Part of both of us – Using reciprocal IVF to create our family

My lesbian partner Stacy and I have been together for about 7 years. She is very “maternal” – she works as a kindergarten teacher, bakes for all of our neighbours, and tears up at commercials about babies and weddings. She always knew that she wanted to be pregnant and be a mom. I, on the other hand, was OK with the idea of being a parent but I had absolutely no interest in being pregnant and the thought of giving birth scared me to death. I was fine with Stacy carrying our child – but I wanted more of a role in the process than just being the “other mother.” Being an only child, I also didn’t want my family bloodline to end with me.  And I was worried about our child being only genetically-related to Stacy, especially because she was going to be the one to carry our baby – if we every broke up, my parental rights might not be recognized. So Stacy and I started researching our options and read about something the blogs and forums were calling “reciprocal IVF” – where one partner contributes the eggs, which are then fertilized with donor sperm, and then one or two embryos are transferred into the other partner’s uterus. If this worked, it would mean that I’d have a genetic connection to our child and Stacy would have a birth (gestational) connection. It seemed perfect – Stacy could go through the pregnancy and childbirth process that she was so looking forward to, and I could still be our child’s “genetic” parent. Both our names would appear on the birth certificate and we’d both have an important role in our child’s creation.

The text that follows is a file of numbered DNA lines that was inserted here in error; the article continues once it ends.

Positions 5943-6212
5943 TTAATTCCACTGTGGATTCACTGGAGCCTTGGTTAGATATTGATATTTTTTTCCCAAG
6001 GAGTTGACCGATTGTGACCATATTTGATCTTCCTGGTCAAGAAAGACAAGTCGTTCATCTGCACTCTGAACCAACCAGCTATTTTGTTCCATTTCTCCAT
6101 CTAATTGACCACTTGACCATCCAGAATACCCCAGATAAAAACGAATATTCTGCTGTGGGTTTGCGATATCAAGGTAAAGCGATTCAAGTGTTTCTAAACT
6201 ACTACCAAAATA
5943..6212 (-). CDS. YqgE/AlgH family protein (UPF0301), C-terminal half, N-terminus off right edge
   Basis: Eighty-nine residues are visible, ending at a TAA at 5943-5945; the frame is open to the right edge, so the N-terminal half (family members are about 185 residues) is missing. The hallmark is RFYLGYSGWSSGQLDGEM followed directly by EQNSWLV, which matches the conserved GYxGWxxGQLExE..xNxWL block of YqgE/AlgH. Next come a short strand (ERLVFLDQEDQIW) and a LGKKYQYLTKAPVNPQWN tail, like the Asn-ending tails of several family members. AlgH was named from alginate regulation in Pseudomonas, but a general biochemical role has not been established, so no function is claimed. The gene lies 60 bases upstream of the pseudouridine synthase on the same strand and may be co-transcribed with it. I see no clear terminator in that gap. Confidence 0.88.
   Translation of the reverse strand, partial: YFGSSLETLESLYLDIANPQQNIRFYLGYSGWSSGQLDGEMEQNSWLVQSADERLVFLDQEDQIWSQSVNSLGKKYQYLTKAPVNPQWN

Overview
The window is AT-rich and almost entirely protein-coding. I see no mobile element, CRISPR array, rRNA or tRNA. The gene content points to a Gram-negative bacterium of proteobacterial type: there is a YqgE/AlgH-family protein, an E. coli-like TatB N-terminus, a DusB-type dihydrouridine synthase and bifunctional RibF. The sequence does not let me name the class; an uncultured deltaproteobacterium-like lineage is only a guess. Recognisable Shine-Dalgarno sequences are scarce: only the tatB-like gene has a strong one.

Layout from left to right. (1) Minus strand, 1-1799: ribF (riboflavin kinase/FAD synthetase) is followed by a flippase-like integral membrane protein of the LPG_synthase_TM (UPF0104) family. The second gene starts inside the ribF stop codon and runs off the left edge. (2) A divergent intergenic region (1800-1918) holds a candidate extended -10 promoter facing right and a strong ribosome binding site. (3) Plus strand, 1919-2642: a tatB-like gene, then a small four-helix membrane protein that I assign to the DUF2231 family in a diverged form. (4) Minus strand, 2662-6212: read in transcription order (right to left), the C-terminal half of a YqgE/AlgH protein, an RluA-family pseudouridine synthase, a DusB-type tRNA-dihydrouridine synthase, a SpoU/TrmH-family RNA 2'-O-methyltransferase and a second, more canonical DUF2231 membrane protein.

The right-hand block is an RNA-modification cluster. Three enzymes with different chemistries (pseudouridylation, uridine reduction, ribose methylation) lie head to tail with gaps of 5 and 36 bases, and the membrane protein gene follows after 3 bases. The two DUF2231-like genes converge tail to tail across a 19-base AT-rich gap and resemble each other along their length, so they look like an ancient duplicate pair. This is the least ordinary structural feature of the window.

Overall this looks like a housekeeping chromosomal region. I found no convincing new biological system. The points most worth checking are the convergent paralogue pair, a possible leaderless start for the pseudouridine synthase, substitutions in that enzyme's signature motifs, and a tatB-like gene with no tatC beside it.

It took awhile to find a clinic that offered reciprocal IVF for social rather than medical reasons, but we found one that Stacy and I felt comfortable with. We met with a counsellor to talk about sperm donor selection and the issues that might come up for our child in the future. We also talked about why it was important for both of us to have a role in our child’s creation, and what it meant to Stacy to carry our child but not have a genetic connection. We also talked about purchasing extra sperm straws so that we could use the same donor and Stacy’s eggs if we decided to have another child.

We selected an identity-release donor who had Stacy’s dark and olive colouring. Stacy and I started taking birth control pills in order to sync our menstrual cycles and then I took medication to stimulate my eggs for retrieval. After my eggs were retrieved, they were fertilized with the donor’s sperm. We ended up with 5 good quality embryos. Two of the embryos were transferred into Stacy’s uterus and one implanted. We were thrilled that Stacy was pregnant and that we were on our way to becoming parents! Three months ago, after 24 hours of labour, Stacy gave birth to a beautiful baby girl. We named her “Lily” after my mother. She has Stacy’s calm presence and olive skin. And because part of her comes from my gene pool, I see myself in Lily’s face when she smiles. Stacy and I love being mothers and are pretty sure we want Lily to have a sibling. But for now, we’re going to enjoy Lily’s smiles and everything new that she does each day.

Read more about reciprocal IVF here. 

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